A recent survey conducted by Blue Star Families, found that the Post 9/11 G.I. Bill education benefit remains the top benefit and powerful retention tool for military families. In 2016, 78% of service members either transferred or planned to transfer to a spouse or child this benefit as opposed to 76% in 2015 and 66% in 2014.
WHAT IS TRANSFERABILITY?
The Post-9/11 GI Bill allows service members (officer or enlisted, active duty or Selected Reserve), to transfer unused education benefits to immediate family members (spouse and children). The servicemember must have at least six years of service, and commit to an additional four years of service in order to transfer benefits to a spouse or child. Because of the potential impact of this benefit on recruiting and retention, transferability policy is determined by the Department of Defense.
ELIGIBLE FAMILY MEMBERS
An individual approved to transfer an entitlement to educational assistance may transfer the individual’s entitlement to:
– The individual’s spouse.- One or more of the individual’s children.
– Any combination of spouse and child.
• A family member must be enrolled in the Defense Eligibility Enrollment Reporting System (DEERS) and be eligible for benefits, at the time of transfer to receive transferred educational benefits.
• A child’s subsequent marriage will not affect his or her eligibility to receive the educational benefit; however, after an individual has designated a child as a transferee under this section, the individual retains the right to revoke or modify the transfer at any time.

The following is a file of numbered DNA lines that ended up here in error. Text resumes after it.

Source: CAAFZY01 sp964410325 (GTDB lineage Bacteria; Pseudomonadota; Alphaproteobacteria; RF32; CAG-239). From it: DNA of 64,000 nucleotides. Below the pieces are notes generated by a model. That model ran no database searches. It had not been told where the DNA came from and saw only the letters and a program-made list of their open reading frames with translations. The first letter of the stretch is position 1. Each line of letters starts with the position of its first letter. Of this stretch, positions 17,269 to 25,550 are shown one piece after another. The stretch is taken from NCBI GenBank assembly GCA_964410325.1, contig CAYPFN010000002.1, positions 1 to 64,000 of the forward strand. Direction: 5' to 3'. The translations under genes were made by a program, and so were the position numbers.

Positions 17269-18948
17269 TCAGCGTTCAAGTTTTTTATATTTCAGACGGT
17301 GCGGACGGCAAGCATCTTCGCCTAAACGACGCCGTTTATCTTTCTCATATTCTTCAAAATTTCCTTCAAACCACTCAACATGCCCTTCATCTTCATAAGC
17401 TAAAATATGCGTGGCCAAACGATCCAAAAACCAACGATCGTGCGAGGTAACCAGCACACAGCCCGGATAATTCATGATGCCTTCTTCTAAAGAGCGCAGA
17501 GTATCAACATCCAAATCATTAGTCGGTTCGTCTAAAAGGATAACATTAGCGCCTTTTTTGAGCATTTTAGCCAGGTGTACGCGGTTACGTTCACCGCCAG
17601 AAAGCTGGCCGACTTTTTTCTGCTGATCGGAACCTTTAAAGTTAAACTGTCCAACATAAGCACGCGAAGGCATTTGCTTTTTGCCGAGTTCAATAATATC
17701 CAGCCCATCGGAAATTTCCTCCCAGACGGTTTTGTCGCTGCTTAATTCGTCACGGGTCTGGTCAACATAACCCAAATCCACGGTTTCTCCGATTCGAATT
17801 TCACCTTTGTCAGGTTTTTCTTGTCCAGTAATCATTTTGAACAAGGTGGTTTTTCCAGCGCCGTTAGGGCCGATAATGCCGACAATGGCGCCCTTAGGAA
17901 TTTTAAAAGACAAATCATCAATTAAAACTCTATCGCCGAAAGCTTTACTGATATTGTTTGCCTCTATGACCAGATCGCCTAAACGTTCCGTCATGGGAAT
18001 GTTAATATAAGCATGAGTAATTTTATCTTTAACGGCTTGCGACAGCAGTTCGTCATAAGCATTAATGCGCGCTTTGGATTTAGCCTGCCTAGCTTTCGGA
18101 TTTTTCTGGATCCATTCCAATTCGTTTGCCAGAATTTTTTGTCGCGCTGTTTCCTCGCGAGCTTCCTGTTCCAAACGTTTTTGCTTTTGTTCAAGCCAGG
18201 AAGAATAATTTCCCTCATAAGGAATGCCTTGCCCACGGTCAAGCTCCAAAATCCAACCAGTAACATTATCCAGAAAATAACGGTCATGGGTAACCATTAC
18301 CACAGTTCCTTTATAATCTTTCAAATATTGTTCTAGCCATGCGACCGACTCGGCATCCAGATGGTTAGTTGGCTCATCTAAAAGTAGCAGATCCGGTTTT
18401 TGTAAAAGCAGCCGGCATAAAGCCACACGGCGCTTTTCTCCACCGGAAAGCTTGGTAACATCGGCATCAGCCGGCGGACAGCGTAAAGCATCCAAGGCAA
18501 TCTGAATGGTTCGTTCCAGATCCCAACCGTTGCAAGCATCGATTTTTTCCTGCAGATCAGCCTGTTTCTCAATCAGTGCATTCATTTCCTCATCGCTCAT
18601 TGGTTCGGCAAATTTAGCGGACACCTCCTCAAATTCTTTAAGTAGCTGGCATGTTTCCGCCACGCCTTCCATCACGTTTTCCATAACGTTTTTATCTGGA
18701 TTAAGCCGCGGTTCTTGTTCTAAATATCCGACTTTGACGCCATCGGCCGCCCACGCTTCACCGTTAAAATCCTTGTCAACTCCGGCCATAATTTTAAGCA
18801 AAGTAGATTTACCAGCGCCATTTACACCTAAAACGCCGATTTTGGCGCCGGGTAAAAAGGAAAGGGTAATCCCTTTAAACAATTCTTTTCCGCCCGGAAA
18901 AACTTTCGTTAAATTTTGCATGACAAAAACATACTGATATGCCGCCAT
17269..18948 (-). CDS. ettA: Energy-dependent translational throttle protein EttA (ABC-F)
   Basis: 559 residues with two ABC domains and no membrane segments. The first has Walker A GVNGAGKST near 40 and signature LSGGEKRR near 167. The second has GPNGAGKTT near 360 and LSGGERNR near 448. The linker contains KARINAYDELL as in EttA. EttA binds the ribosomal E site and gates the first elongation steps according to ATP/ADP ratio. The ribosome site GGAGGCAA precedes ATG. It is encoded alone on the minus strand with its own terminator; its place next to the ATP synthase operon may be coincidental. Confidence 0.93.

• A subsequent divorce will not affect the transferee’s eligibility to receive educational benefits; however, after an individual has designated a spouse as a transferee under this section, the eligible individual retains the right to revoke or modify the transfer at anytime.
NATURE OF TRANSFER
An eligible servicemember may transfer up to the total months of unused Post-9/11 GI Bill benefits, or the entire 36 months if the member has used none.
Family member use of transferred educational benefits is subject to the following:
– May start to use the benefit immediately.
– May use the benefit while the member remains in the Armed Forces or after separation from active duty.
– Is not eligible for the monthly stipend or books and supplies stipend while the member is serving on active duty.
– Can use the benefit for up to 15 years after the service member’s last separation from active duty.
– May start to use the benefit only after the individual making the transfer has completed at least 10 years of service in the Armed Forces.
– May use the benefit while the eligible individual remains in the Armed Forces or after separation from active duty.
– May not use the benefit until he/she has attained a secondary school diploma (or equivalency certificate), or reached 18 years of age.
– Is entitled to the monthly stipend and books and supplies stipend even though the eligible individual is on active duty.
– Is not subject to the 15-year delimiting date, but may not use the benefit after reaching 26 years of age.
Should you be in the midst of divorce or paternity action in Massachusetts, contact the Law Offices of Renee Lazar either through email or telephone 978-844-4095 to schedule a FREE one hour no obligation consultation with an attorney well versed in military family law.